Paul Dresher and Joel Davel (Take Five)

When I read the description for Joel Dresher's performance, it said something about "handmade instruments." Is it bad that I immediately thought he was going to play tissue-box guitars and paper-towel roll flutes?

I'm quite glad that I was dead wrong.

The stage was bursting with three 14-foot mechanical and scientific contraptions. The audience and I could've been on the set of "Star Trek," about to be transported, demolecularized or something else unfathomable. Moreover, from the place I was sitting, I had no clue what I was looking at.

Judging from the demographics, my three friends and I were among the youngest in the crowd. And after the performance, I'm not sure how much the older viewers enjoyed what they heard. You'll understand why soon.

The two performers, Dresher and Joel Davel, had three instruments to use between them; all of which had names that were combined with other words, like "Quadrachord," "Hurdy-Grande" and something else I honestly can't spell but sounded like "Maroon Aluminum." The sounds it produced made even less sense than the name.

I think the Quadrachord proved itself to be the most dynamic instrument in the way it could literally sound like a guitar, a cello or a drum set. This was surprising, considering that it looked like the neck of a guitar multiplied by 10. That's only a small part of the magic that this contraption provides.

The Sounds. Goodness, the sounds that these instruments made were utterly otherworldly. However, what made it crazy was that they didn't sound so abstract that you couldn't hear the music. They created just a true atmosphere in the auditorium. The sounds transported my friends and I into imagining a journey with thunder and lightning, trials and tribulations.

The setting (or perhaps my close seats) made this a very intimate performance. Maybe not just the setting, but the depth of the music gave me such an all-encompassing experience that I felt like I was the star of my own movie in which I was followed around with the appropriate sound effects and music track.

The music was very electronically inclined, so that when I wasn't thinking about my harrowing journey to a volcano (or something like that), I felt like I was guest-starring on the Twilight Zone. Or Star Trek, depending on the pace of the music. That just shows the range of these instruments; they can sound so man made, and then so esoteric and natural. It makes you think: while conventional instruments and Dresher's instruments made very different sounds, they're very similar because science is the reason we can produce both.

This led me to think about the show in a new way. The manner of how these sounds were created, no matter their origin, is what excited and intrigued me. I wanted to learn the science of sound.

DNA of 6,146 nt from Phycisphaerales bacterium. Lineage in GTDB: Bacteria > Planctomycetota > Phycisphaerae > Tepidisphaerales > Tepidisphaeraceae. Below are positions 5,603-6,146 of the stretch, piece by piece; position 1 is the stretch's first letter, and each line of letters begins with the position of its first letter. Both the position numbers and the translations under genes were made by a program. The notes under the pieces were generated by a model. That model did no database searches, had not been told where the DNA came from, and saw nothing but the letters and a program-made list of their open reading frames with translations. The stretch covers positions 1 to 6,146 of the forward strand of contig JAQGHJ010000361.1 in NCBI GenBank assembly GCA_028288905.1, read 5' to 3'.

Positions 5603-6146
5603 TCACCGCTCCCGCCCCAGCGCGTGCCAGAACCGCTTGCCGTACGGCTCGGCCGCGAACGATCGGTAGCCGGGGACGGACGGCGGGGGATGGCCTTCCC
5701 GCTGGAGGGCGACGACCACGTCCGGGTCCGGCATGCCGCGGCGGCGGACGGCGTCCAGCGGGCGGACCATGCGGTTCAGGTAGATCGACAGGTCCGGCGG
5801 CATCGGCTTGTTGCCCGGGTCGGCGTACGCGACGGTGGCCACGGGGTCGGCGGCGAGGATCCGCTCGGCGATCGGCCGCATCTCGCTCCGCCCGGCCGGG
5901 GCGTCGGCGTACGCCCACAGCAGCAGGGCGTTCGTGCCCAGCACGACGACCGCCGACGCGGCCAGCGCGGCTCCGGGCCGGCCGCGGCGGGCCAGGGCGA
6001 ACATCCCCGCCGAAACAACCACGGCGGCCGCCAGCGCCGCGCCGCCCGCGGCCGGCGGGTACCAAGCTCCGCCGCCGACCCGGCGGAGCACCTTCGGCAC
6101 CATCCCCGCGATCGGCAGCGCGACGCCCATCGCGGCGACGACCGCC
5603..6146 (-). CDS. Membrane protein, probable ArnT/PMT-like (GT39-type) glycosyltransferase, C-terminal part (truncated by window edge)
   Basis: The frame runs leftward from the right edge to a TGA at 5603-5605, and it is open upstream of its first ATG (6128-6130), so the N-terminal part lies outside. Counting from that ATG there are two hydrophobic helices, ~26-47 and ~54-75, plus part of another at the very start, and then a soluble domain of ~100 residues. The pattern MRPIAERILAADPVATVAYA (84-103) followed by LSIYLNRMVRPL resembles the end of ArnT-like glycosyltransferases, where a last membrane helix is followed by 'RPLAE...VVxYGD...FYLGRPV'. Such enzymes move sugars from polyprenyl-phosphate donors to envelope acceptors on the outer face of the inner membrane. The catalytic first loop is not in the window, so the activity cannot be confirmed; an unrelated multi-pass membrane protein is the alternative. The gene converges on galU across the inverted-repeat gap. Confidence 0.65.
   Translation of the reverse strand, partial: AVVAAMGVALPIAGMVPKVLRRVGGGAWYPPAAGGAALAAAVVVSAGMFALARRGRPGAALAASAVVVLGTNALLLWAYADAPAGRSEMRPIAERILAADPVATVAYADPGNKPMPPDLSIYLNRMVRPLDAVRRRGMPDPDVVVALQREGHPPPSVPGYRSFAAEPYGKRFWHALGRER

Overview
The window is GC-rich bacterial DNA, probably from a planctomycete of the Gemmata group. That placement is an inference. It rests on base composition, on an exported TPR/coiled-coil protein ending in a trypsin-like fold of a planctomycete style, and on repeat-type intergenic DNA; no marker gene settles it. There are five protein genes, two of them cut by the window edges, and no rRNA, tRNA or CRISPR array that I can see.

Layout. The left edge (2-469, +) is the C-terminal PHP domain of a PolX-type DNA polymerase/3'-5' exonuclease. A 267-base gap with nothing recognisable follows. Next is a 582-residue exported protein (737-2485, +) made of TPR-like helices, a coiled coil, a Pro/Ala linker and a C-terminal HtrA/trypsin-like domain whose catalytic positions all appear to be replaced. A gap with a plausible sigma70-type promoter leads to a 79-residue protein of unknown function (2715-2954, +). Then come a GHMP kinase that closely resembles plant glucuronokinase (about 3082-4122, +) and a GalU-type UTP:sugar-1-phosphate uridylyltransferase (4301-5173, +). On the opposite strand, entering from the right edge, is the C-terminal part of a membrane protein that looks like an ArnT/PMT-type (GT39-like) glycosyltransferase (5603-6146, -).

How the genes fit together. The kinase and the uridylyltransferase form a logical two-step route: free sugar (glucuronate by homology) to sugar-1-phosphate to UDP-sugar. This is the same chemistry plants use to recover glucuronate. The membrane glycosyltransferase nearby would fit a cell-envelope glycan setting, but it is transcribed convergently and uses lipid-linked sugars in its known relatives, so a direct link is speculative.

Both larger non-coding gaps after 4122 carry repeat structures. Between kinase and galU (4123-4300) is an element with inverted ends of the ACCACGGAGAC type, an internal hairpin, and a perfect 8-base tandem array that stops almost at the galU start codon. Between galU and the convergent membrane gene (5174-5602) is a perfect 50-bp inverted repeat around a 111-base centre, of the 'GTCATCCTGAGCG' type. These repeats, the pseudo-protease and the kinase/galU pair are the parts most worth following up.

At first, it was easy. I could apply what I know about stringed instruments and bows to why the Qudrachord made one sound. But it gradually got harder when I learned how Davel's instrument could affect the sound of that of Dresher's. How does that work? I was just mind-boggled.

In ancient times, scientists and magicians were often grouped into the same category. My inner child came out soon enough and I stopped wondering and just let myself be amazed.

When I think about the performance again, I'm shocked at the diversity of noises I could hear from instruments as complex as computers. I heard a didgeridoo, something like the "Law & Order" theme, an Asian melody, a police siren and a squealing pig. Where on earth does this come from?! It comes from not placing boundaries on your musical expression.

My mind started to wander during the performance and Dresher and Davel kind of transformed in my eyes. If I wanted to give them a contemporary and commonly known equivalent, I would say Dresher was like Eric Clapton for his work on the stringed instrument and Davel was like Phil Collins on his drum-synth machine.

That's a pretty apt description of the groove and rhythm that each performer possessed while they played. They transcended the boundary that would make you think that getting into playing man made instruments isn't pure, but in reality, it is.

I was astonished at how in sync both of them sounded. Their professionalism in teaching themselves how to make these instruments and then teaching themselves how to play them, no less, led me to be very impressed the whole show. They memorized and played three 30-minute songs and even had the capacity to solo a few times.

That just blew my mind.

I must apologize that I can't exactly describe any of what I listened to you. It's simply not possible. So much was going on that I can't easily tell you that this movement caused this sound, or even who, of Davel and Dresher, played which part of the song.

You just had to be there.